She was brilliant. Her grasp of language astounded me. Her sentence structures were complex, diverse, and dazzling. The way she could shape a paragraph was glorious. Yet, she struggled mightily in Creative Writing the first two months. She knew she could nail the formal writing in her sleep, but the fear of stumbling when stepping into the freer realm of creativity froze her. Why? Perfectionism. It was her champion and her enemy simultaneously, helping her master research and analysis papers but sending her scrambling away from short stories and poetry.
That student came to mind today as I stood waiting for a new day of training. Nacho had been magnificent thus far. The route we had worked several times--offering numerous complex surfaces, turns, distractions, crossings, and contexts--had proven to be a great place from which we built our confidence. I knew we could nail that route. Today, we were looking at a different trainer, a different route, and indoor work down the aisles of a store. A surge of fear rushed through me, clogging my throat and triggering mental explosions of imagined dyer outcomes. I did not want to fail.
How can we harness the positive aspects of perfection while also not being consumed by the awfulness of fearing what will happen when we meet with imperfection? The media features images of beautiful models with perfect hair, skin, and shape; my teenaged girls see that and quake as they look in the mirror. The chatter in education is all about performance on high-stakes testing; my special education students and English-language learner's hear the chatter and quake as the test day approaches. Perfection in such circumstances is unreachable and oppressive.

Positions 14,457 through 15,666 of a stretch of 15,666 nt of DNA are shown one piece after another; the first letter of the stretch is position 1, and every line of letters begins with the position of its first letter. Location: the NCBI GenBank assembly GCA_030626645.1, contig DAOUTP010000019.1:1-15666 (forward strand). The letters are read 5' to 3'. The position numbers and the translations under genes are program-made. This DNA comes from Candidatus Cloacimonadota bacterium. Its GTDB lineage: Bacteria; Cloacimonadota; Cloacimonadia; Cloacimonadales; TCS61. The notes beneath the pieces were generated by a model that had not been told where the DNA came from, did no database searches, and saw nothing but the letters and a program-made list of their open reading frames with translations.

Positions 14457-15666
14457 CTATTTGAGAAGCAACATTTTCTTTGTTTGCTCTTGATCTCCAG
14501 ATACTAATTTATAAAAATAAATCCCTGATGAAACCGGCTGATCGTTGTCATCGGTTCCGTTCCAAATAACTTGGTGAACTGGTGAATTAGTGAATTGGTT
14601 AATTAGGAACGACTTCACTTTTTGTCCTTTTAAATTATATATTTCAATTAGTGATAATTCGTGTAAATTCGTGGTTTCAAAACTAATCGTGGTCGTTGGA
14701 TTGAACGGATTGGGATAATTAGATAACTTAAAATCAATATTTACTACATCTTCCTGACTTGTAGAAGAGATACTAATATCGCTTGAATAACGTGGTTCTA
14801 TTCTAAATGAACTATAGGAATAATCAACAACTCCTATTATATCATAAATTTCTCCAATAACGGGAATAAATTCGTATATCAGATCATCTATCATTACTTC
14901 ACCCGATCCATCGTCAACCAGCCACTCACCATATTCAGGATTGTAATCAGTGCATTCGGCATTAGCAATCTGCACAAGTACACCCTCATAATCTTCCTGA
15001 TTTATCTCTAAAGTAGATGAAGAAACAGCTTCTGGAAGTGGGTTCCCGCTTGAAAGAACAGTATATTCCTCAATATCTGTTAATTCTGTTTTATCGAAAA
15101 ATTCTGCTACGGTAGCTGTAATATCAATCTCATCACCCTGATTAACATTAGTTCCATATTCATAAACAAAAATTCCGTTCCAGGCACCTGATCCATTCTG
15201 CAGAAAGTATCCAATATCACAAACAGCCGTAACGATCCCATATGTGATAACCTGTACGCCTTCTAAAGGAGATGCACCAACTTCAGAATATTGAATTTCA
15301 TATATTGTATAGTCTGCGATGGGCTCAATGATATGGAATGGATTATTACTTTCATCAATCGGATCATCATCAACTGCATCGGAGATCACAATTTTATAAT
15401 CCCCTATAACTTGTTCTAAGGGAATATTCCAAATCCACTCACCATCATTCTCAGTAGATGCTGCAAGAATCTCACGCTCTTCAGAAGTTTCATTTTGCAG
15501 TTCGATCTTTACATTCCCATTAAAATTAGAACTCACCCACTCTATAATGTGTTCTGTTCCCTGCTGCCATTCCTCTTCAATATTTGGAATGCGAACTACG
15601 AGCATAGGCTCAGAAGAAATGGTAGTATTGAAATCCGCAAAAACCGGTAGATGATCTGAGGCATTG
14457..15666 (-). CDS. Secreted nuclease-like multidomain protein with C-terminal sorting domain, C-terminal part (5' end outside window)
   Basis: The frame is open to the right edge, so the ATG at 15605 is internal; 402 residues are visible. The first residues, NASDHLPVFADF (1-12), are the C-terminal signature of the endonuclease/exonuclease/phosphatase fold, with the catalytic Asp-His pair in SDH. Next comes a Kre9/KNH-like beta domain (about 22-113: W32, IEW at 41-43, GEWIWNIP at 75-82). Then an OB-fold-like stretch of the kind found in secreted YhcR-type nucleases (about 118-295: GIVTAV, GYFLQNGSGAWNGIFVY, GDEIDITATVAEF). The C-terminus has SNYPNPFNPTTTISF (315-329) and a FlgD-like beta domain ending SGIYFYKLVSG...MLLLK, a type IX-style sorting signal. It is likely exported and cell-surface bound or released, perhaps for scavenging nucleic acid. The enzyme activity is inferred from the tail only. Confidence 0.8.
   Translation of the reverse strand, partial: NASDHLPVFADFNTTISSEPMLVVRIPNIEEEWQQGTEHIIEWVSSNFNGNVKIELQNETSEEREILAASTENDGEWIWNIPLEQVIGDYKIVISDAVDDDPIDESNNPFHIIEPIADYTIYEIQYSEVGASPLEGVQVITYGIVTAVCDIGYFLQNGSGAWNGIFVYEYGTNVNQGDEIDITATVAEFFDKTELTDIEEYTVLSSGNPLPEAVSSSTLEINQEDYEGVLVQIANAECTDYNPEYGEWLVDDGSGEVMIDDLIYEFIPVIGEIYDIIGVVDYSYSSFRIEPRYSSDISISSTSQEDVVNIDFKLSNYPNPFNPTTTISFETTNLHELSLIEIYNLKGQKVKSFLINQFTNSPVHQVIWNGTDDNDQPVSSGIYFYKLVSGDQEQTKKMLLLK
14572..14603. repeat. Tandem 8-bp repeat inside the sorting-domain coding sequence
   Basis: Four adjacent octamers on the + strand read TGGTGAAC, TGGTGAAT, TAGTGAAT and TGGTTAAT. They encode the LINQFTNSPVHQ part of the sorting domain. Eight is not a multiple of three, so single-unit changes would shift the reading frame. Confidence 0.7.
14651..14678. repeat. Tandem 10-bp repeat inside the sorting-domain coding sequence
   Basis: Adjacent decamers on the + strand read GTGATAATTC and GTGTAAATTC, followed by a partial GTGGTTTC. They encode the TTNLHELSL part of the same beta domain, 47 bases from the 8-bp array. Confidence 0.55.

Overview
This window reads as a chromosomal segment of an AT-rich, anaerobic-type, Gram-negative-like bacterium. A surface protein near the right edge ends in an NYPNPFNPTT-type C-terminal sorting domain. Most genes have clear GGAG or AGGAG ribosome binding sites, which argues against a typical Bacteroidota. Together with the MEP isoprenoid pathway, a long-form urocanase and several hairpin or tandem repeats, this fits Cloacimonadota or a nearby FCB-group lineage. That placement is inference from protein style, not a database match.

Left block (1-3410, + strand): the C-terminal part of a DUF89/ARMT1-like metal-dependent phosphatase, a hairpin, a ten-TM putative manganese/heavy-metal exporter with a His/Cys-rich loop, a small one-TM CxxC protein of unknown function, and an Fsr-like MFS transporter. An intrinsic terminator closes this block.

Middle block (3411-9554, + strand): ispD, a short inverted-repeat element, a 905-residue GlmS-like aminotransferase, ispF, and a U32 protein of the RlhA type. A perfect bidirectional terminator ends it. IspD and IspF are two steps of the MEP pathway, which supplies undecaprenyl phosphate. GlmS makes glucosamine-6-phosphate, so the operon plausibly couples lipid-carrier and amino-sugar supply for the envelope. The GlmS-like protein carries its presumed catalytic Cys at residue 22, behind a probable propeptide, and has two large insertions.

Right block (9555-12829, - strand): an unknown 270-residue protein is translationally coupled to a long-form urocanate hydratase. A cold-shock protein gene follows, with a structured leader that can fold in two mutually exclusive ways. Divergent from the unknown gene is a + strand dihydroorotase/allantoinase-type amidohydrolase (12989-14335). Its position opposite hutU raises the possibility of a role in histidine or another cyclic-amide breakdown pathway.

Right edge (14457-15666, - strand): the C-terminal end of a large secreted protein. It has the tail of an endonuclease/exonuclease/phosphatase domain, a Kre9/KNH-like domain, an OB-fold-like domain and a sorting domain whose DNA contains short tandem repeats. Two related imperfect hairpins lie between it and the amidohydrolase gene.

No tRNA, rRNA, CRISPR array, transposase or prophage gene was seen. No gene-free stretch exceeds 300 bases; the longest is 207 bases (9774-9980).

Yet, we cannot contend that striving for perfection is wholly negative. The gymnast training for the Olympics knows the value of eliminating even the smallest balance check in her beam routine. The scientist pursuing a cure for cancer knows the absolute necessity of precision: "sort of accurate" is not an option. That gymnast and that scientist know when "perfect" is mandated and, hopefully, when "perfect" is not a desirable outcome. I'd like to think that the gymnast giggles when she colors outside the lines and the scientist grins when he burns a batch of dark chocolate brownies.
There is a time and place for the pursuit of perfection. We must embrace it and not be mastered by it. We must help our students and ourselves find the balance that will yield achievement and acceptance simultaneously.
So, how did my student do in Creative Writing? Very well. By the end of the semester, she let herself write poems without capitalization, use fragments in descriptive sequences, and overuse conjunctions to increase syllabic rhythm. How did Nacho and I do on the walk? It was perfect, complete with a ton of great, a bit of good, and a dash of "we'll get it right next time." I am satisfied.